Ancient Supplication

Ancient Supplication


By (author) Fred Naiden


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  • Publisher: Oxford University Press Inc
  • Format: Paperback | 440 pages
  • Dimensions: 155mm x 234mm x 36mm | 522g
  • Publication date: 7 January 2010
  • Publication City/Country: New York
  • ISBN 10: 0195385985
  • ISBN 13: 9780195385984
  • Illustrations note: black & white illustrations

Product description

This is the first book-length treatment of supplication, an important social practice in ancient Mediterranean civilizations. Despite the importance of supplication, it has received little attention, and no previous study has explored so many aspects of the practice. Naiden investigates the varied gestures made by the supplicants, the types of requests they make, the arguments used in defense of their requests, and the role of the supplicandus, who evaluates and decides whether to fulfill the requests. Varied and abundant sources invite comparison between the societies of Greece and Rome and also among literary genres. Additionally, Naiden formulates an analysis of the ritual in its legal and political contexts. In constructing this rich and thorough study, Naiden considered over 800 acts of supplication from Greek, Hebrew, and Roman literature, art, and scientific sources. 30 illustrations and a map of the relevant locations accompany the text.

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Author information

Assistant Professor of History, University of North Carolina, Chapel Hill

Review quote

..".a work of ancient history, where often complex moral and legal considerations take precedence over literary analysis. The great merit of such an approach is its emphasis upon social action in a violent world of steeply asymmetrical power and rights, and it gains added point from the discussion of an incident, and grisly photographs, from the war against the Taliban in Afghanistan in 2001 (292-295)....a fine account of a fascinating topic at the meeting point of religious practice, law, and moral feeling." --Richard Gordon, Greece & Rome"This is a well-written work, and all sections of it are finely argued and comprehensible upon a first reading. This is a major plus given the present trend towards obscurantism and jargon in some works of ancient history. Naiden has an erudite grasp of the ancient sources, which can be clearly seen to bear the interpretation which he places upon them. He does not need to stretch the meaning of the evidence to make his arguments: his work comes strictly from the sources and what they tell and imply. Above all, this is an original work of scholarship: it is the first monograph length study of Greek and Roman supplication. It is also an excellent piece of scholarship which will be standard work on this topic for many years to come." --The Classical Review"Naiden's book, which is a major scholarly achievement, will now be the standard study of supplication in classical antiquity.... Naiden writes clearly and has a refined feeling for genre and literary context.... This is a first-rate book, and indispensable to anyone interested in ancient supplication."--David Konstan, Classical Journal"'Supplication' is one of those topics classicists--and indeed, all readers of ancient texts--encounter on almost every page of their well-worn tomes but rarely stop to consider in their own right. It is a topic worthy of inquiry and, Naiden's book is the standard reference on it. This reviewer congratulates Naiden for the comprehensiveness of cited supplications, his thorough analysis of the ritual proprities of beseeching victorious enemies, and his careful reading of several purple passages for supplicant seekers. Beautifully written and well proofread, this accessible book is one of the best classics titles to emanate from Oxford this year. Essential." --Choice"This is an excellent study of the practice of supplication, and the first time anyone has written on supplication as a whole. The control of both ancient texts and modern scholarship (in various languages) is splendid. Equally important is the fact that the author is saying something new. He argues, contrary to modern orthodoxy, that all four phases of supplication were important, and that the final phase of decision-making was much more problematic than is usually imagined. The book extends its analysis into the area of Greek law and Roman institutions, both Republican and Imperial, revealing the interface between the practice of supplication and ordinary bureaucratic and legal procedures. The book stands out for its ambitious coverage, original thinking, and first-rate scholarship."--Simon Price, University of Oxford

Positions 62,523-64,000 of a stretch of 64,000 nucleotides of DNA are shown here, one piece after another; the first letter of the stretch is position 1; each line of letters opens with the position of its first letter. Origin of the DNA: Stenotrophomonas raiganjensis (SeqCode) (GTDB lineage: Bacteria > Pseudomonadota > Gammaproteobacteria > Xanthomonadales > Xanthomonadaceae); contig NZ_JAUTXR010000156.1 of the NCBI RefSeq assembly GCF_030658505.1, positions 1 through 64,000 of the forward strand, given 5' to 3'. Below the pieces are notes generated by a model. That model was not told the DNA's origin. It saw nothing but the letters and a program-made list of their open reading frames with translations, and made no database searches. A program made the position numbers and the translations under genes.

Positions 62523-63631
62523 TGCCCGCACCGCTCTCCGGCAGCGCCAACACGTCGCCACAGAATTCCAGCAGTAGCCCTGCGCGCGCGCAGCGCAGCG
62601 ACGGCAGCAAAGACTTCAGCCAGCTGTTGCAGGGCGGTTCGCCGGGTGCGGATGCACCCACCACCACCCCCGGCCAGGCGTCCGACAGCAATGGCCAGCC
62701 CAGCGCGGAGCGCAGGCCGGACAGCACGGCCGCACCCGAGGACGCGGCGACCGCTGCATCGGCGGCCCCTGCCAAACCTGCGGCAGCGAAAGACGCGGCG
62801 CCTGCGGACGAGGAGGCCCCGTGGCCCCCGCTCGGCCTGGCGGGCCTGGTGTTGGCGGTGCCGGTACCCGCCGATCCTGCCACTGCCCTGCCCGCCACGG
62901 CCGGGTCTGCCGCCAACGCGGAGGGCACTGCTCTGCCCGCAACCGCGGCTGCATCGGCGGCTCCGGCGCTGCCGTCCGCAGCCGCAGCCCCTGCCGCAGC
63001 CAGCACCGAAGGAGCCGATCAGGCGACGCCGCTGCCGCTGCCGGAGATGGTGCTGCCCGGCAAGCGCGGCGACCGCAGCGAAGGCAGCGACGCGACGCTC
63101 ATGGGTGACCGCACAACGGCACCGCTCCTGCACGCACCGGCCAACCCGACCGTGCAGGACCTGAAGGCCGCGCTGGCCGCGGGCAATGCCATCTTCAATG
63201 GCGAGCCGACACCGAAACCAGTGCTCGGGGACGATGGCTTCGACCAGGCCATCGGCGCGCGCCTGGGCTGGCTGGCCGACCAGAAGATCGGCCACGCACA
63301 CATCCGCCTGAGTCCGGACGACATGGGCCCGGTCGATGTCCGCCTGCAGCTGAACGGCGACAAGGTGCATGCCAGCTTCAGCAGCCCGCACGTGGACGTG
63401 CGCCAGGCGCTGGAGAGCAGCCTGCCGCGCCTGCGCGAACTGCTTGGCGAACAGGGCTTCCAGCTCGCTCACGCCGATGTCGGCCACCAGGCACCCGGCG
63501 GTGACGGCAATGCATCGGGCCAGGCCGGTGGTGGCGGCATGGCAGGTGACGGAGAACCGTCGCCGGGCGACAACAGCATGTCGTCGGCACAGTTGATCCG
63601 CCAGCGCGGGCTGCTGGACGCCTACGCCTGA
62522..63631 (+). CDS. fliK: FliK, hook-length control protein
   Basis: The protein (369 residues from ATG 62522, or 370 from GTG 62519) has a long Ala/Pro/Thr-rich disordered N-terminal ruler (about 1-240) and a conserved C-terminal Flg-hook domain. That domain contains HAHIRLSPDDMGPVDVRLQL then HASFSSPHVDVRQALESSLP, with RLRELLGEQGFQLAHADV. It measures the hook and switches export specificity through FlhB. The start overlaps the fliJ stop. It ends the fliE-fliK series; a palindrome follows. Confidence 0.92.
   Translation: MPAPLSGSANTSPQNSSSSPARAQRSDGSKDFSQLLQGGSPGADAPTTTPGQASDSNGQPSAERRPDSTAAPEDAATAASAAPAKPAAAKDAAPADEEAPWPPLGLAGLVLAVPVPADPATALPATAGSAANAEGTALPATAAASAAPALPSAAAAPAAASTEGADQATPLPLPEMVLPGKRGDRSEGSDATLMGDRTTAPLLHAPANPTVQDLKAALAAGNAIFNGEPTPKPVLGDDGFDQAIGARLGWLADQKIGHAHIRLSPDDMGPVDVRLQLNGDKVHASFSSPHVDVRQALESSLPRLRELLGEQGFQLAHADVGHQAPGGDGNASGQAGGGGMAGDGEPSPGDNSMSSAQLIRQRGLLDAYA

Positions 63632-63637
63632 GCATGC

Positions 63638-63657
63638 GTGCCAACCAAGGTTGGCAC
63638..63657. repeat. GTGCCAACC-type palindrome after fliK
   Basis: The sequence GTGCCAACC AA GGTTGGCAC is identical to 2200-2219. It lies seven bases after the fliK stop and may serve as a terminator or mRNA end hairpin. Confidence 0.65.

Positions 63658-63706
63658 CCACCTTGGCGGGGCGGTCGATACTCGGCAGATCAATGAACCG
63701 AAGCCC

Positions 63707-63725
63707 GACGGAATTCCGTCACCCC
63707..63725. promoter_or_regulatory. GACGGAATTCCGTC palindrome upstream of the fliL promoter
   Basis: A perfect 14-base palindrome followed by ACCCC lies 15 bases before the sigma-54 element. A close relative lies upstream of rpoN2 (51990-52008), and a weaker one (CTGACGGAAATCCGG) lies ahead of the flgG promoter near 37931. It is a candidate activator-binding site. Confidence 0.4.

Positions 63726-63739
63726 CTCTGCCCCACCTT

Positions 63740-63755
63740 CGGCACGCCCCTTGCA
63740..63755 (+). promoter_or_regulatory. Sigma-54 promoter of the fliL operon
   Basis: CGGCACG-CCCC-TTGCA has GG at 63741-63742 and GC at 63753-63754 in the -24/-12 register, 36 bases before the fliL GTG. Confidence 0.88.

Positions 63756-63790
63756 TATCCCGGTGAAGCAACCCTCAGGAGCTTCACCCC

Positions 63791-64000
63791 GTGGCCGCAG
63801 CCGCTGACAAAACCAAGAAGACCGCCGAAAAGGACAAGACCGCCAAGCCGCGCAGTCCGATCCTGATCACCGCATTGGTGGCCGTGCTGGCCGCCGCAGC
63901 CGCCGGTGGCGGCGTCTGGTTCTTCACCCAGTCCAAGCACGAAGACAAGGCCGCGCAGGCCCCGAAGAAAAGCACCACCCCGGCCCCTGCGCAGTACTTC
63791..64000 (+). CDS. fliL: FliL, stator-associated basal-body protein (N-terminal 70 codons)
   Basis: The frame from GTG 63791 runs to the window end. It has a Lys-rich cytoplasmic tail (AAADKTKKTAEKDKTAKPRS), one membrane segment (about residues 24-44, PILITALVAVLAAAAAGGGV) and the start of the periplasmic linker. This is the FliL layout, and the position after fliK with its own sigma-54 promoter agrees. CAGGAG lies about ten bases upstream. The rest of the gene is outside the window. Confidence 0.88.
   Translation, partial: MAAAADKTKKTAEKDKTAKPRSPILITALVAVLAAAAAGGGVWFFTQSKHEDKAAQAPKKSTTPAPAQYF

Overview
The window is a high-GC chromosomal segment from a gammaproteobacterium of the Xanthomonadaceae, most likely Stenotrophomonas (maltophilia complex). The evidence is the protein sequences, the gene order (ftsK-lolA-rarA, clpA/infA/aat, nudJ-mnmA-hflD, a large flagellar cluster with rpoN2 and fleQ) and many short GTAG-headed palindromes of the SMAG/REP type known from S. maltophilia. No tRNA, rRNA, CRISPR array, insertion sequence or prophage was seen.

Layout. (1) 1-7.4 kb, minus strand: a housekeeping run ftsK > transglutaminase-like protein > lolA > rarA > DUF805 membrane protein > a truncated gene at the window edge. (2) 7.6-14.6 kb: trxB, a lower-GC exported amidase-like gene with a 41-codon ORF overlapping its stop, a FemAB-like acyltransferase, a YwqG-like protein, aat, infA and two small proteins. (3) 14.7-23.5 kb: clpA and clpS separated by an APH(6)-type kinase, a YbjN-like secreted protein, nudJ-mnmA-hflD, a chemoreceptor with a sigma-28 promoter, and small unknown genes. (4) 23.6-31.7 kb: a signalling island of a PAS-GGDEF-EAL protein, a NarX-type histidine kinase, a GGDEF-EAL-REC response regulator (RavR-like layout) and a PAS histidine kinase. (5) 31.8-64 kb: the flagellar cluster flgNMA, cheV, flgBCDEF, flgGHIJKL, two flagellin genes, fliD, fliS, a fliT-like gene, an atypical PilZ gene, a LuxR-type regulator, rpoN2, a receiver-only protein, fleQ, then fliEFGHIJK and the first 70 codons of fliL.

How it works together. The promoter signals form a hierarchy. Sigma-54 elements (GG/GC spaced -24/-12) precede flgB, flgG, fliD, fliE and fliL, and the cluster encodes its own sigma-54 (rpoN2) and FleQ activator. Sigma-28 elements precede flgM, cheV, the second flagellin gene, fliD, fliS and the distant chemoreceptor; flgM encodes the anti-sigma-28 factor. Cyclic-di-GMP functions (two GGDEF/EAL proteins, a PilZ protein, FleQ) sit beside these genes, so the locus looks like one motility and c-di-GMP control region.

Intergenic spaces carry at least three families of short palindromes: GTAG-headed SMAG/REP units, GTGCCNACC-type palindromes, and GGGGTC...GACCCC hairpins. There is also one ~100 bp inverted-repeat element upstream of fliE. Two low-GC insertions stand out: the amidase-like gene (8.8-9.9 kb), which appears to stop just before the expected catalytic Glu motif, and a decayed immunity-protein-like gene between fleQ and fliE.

Table of contents

Spellings and Abbreviations ; Chapter 1: Yes and No ; Chapter 2: The First Three Steps in Supplication ; Chapter 3: The Fourth and Last Step ; Chapter 4: Supplication and Greek Law ; Chapter 5: Supplication, Republic, and Principate ; Chapter 6: Ceremony and Morals ; Appendices ; Bibliography ; Indices